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Georgia O’Keeffe found a new way to look at nature.

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Georgia O’Keeffe wasn’t particularly interested in visiting Hawaii, but when she was offered an all-expenses paid trip there in 1939, she couldn’t turn it down. Though the artist only spent nine weeks visiting the island paradise, tasked with making two ads for Dole pineapples, she completed no fewer than 20 paintings, an oft-forgotten body of work that takes center stage at the New York Botanical Garden this summer. Everyone could discover the artist’s little-known depictions of the Hawaiian Islands—and the plants and landscapes that inspired them.
Pioneering American modernist Georgia O’Keeffe (1887−1986) conveyed a distinct sense of place with innovative depictions of her surroundings, from stark New Mexican landscapes to New York cityscapes. Yet flowers and plants were subjects that engaged O’Keeffe throughout her career. Curated by Theresa Papanikolas, Ph.D., of the Honolulu Museum of Art, this landmark exhibition offers a rare focus on 20 of O’Keeffe’s depictions of Hawai‘i from a nine-week sojourn in 1939 while on commission to produce images for a Hawaiian Pineapple Company promotional campaign.
On the island of Maui, O’Keeffe drew inspiration from the coast’s volcanic landscape, frozen lava flows juxtaposed with the crashing ocean waves. She had learned to drive in her beloved New Mexico, a skill that served her well in Hawaii, where, with her 12-year-old guide, she clambered over rocks to explore remote regions, painting as she went. The same sense of alien beauty that she so famously captured in her New Mexico landscapes permeates these canvases.
Works from Georgia O’Keeffe’s Waterfall series (1939)
Ironically, the one thing that O’Keeffe neglected to paint was a pineapple. After the trip, she turned two pieces into Dole, then known as the Hawaiian Pineapple Company: Heliconia, Crab’s Claw Ginger and Papaya Tree, ‘Íao Valley, Maui.

«The papaya tree, needless to say, was rejected because the papaya was the rival fruit to the pineapple,» said Papanikolas. Upon her return to New York, Dole sent her a pineapple so she could finish the assignment. All three canvases are on view at the NYBG, plus copies of the final ads as they appeared in the Saturday Evening Post and Women’s Home Companion.
Advertisements for Hawaiian Pineapple Company (now known as Dole) featuring O’Keeffe’s work in print magazines
The new summer show at New York Botanical Garden, Georgia O’Keeffe: Visions of Hawai’i, consists of a selection of paintings (17 out of the 20 she produced) and the recreation, within the Enid A. Haupt Conservatory, of a typical Hawaiian «paradise» (a mixture of native flora×Exquisite still-lifes and marvelous plants on canvases: flowers do not only beautify the appearance, but also open secret meanings, and convey messages to the attentive researcher. Leafing through captivating Herbarium, we're examining enigmatic garden of flower symbols.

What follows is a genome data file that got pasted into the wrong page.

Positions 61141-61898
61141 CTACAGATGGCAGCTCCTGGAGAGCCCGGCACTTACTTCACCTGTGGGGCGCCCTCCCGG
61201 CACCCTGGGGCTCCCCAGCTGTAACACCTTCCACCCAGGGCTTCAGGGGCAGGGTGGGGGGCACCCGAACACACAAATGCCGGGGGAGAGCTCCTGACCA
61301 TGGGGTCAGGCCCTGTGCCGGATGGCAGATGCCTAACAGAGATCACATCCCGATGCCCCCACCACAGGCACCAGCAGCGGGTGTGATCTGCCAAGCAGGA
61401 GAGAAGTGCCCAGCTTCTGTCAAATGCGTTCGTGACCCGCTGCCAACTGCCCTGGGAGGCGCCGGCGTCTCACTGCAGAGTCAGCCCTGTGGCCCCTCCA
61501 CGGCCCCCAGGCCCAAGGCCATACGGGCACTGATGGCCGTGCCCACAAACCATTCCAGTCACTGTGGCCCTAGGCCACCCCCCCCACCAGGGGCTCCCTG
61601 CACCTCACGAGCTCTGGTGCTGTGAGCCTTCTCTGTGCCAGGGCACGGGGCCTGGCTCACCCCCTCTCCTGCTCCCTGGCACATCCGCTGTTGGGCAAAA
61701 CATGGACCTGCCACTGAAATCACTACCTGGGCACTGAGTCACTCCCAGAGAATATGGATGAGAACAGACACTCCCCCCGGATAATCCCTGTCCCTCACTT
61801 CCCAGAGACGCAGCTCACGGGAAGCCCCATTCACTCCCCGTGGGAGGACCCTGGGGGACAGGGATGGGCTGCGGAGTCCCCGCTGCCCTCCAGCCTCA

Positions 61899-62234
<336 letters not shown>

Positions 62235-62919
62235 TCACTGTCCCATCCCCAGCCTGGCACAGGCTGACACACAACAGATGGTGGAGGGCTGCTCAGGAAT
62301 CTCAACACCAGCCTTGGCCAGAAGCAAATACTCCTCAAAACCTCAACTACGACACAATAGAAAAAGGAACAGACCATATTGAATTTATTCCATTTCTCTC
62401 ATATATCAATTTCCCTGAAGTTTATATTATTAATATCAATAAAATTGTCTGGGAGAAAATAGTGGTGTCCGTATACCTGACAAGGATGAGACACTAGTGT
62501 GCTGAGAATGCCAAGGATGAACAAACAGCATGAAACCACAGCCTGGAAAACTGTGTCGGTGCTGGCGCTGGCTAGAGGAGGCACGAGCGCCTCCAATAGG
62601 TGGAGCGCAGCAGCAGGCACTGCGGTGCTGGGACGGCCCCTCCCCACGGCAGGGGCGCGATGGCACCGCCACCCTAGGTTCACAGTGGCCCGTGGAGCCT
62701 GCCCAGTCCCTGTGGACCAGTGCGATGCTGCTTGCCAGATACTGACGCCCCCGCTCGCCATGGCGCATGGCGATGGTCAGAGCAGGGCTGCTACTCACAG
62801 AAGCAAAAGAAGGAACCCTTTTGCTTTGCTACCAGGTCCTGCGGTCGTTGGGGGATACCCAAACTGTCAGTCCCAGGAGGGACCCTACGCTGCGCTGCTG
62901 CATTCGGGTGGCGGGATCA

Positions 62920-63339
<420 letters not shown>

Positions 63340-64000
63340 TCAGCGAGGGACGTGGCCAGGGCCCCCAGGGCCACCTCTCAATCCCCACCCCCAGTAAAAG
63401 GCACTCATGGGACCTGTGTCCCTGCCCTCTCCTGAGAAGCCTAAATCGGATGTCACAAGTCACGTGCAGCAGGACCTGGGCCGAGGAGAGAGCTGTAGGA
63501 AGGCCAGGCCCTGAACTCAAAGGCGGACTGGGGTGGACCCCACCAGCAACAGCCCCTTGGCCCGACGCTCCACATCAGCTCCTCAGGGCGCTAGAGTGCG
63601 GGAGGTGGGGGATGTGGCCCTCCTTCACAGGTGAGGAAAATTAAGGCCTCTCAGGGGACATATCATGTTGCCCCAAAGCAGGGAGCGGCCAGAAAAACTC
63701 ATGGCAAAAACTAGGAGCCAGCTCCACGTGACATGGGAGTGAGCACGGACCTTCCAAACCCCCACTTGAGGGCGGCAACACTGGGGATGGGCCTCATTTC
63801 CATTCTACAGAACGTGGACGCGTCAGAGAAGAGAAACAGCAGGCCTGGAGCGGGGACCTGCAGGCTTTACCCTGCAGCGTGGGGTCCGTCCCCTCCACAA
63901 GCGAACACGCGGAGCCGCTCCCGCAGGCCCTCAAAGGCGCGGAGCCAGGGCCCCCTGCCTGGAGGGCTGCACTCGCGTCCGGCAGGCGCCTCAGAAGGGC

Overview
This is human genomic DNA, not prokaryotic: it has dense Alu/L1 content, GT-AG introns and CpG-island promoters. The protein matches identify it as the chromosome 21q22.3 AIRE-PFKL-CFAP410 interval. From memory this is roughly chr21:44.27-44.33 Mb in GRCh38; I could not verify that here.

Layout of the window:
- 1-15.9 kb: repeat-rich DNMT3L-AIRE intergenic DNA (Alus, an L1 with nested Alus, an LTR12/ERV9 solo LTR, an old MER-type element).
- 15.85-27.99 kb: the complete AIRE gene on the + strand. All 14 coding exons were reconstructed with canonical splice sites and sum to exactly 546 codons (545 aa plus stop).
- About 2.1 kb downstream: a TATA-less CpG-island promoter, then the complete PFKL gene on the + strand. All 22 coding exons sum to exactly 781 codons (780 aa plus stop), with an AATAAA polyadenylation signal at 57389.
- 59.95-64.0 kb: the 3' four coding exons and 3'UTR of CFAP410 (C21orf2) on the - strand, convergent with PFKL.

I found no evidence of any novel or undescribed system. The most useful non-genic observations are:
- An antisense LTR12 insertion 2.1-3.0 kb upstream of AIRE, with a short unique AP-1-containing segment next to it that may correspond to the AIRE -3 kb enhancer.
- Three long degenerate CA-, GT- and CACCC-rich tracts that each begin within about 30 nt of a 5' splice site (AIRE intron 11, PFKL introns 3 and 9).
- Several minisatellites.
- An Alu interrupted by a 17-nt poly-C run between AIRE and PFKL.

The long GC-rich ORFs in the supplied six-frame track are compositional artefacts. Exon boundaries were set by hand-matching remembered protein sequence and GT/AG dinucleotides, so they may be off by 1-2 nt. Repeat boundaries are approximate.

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and plants that were brought to the islands over the centuries). Visions of Hawai’i highlights the way nature informed O’Keeffe’s artistic production while she was in Hawai’i.

These paintings had not be seen together in New York since their debut in 1940—spotlight a transformative experience in the legendary artist’s life, revealing O’Keeffe’s deeply felt impressions and the enduring influence of the Islands' dramatic landscapes and exotic plants.
Georgia O'Keeffe. Hibiscus
Hibiscus, sold for $4.8 million at Tuesday night’s American art sale at Christie’s may be included in subsequent stops on the show’s tour—the exhibition showcases the flowers and plants of Hawaii that so inspired the artist.
The garden’s central conservatory has been transformed into a tropical paradise, full of rare Hawaiian plants, many of which are on loan from Hawaii’s National Tropical Botanical Garden. Also included is a traditional thatched hale structure by Broadway set designer Scott Hass.
What O’Keeffe might have been surprised to learn, however, was that none of the flowers she painted were actually native to Hawaii. Pineapple, hibiscus, bougainvillea, plumeria, and many of the other plants that we typically associate with the Hawaiian islands were actually brought there by mankind.

«If you were to have gardens of only native Hawaiian plants, it would look nothing like the Hawaii O’Keeffe painted," said NYBG interpretive specialist Victoria Lewis.
Georgia O’Keeffe, «Pink Ornamental Banana» and «Heliconia» (both 1939)
The islands' current vegetation includes two waves of imported plant life: the so-called canoe plants, brought from Polynesia some 1,500 years ago by Hawaii’s first settlers, and those introduced by Westerners following the arrival of Captain Cook in the late 18th century.

Of the islands' 1,200 native species of plant life, 90 percent are endemic, meaning that they grow nowhere else in the world. Half are endangered. This posed a challenge for the show’s organizers, cause it cannot be shipped. Gorgeous paper sculptures, created by the NYBG botanist and artist Charles Zimmerman, stand in for some of the more exotic varieties that were impossible to source.
Georgia O’Keeffe, «Fishhook from Hawai’i No. 1» and «Papaya Tree» (both 1939)
Georgia O’Keeffe: Visions of Hawai’i continues at the New York Botanical Garden (2900 Southern Boulevard, Bronx) through October 28.
Based on materials from Artnet.

Title illustration:
Artists mentioned in the article
Georgia O'Keeffe
Biography • Artworks
Frida Kahlo
Biography • Artworks
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